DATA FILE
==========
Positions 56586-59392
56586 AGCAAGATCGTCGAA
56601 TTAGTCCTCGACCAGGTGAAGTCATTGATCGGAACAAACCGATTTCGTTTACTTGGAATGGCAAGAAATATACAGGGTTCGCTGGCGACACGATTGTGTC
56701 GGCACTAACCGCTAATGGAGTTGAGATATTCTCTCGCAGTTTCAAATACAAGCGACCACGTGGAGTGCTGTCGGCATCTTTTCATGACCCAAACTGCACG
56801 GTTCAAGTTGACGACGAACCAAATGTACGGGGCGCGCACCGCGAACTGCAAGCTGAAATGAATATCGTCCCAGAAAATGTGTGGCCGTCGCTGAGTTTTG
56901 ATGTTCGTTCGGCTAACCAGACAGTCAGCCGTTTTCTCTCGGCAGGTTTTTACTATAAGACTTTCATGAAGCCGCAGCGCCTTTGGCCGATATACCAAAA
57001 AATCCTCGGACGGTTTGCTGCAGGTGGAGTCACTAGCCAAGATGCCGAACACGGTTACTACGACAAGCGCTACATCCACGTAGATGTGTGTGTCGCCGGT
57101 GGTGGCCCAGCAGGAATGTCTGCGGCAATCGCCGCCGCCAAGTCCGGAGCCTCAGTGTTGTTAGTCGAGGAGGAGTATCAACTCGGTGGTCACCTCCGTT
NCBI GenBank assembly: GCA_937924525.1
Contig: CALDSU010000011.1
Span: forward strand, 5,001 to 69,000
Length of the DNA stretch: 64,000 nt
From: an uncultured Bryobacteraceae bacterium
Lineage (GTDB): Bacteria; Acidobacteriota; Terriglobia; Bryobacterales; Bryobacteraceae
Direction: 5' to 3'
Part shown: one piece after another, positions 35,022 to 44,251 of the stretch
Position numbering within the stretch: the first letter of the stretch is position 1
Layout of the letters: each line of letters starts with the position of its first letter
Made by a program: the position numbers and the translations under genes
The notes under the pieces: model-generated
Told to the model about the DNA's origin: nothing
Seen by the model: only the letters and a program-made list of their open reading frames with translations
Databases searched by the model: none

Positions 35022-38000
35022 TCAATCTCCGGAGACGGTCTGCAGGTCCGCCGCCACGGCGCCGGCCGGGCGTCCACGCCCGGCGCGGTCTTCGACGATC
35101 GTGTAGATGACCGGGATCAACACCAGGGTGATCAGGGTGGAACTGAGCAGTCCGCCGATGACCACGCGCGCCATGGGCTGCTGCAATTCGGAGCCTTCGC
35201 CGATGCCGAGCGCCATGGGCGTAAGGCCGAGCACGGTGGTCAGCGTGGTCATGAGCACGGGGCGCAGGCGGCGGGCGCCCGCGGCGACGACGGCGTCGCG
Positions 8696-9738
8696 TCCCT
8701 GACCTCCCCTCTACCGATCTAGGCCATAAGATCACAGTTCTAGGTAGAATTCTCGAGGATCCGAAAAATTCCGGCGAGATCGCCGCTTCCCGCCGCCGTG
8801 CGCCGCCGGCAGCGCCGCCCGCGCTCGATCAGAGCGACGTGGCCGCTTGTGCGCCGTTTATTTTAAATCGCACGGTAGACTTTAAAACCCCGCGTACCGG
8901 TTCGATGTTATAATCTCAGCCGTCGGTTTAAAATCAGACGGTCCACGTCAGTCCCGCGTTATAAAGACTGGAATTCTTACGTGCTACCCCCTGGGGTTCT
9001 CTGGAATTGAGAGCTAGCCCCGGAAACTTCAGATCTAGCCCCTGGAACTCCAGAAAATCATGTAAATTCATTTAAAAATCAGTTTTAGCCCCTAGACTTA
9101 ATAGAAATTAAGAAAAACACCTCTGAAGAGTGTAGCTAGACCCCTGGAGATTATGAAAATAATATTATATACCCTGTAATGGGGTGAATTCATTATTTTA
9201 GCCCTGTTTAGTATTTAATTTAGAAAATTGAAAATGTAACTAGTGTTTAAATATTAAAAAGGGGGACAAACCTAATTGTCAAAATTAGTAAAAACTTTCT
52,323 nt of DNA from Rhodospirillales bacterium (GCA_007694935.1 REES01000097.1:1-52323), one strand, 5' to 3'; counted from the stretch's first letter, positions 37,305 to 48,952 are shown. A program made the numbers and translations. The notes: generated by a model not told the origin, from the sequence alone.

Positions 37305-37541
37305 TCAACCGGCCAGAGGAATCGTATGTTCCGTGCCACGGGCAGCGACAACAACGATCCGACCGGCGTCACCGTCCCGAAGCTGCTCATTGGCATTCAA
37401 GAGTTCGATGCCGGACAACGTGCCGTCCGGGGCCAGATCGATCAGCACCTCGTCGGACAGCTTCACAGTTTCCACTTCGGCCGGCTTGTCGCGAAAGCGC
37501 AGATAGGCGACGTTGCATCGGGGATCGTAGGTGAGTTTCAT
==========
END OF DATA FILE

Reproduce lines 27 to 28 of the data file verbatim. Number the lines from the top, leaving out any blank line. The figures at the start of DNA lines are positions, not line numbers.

35201 CGATGCCGAGCGCCATGGGCGTAAGGCCGAGCACGGTGGTCAGCGTGGTCATGAGCACGGGGCGCAGGCGGCGGGCGCCCGCGGCGACGACGGCGTCGCG
Positions 8696-9738